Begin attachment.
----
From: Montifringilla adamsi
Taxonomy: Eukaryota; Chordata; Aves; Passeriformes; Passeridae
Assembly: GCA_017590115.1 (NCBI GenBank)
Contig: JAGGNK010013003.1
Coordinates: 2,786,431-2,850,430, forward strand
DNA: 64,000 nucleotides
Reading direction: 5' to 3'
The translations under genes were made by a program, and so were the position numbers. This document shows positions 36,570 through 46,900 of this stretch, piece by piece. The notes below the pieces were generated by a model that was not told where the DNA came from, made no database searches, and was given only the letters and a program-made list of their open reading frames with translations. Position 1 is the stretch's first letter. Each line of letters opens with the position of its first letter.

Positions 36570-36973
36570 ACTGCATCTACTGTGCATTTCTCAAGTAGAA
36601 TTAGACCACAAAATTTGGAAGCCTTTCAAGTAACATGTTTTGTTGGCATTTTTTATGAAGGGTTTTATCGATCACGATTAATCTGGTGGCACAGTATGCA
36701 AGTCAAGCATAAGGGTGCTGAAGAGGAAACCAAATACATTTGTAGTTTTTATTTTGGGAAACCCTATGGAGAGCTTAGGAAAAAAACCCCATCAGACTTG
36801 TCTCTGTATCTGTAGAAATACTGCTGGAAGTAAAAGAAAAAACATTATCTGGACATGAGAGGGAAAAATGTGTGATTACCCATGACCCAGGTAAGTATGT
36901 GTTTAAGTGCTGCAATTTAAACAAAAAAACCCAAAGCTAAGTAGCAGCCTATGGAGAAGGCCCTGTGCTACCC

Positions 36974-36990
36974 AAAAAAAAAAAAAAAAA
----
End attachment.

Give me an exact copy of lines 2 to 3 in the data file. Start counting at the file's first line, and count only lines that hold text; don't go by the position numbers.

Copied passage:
Taxonomy: Eukaryota; Chordata; Aves; Passeriformes; Passeridae
Assembly: GCA_017590115.1 (NCBI GenBank)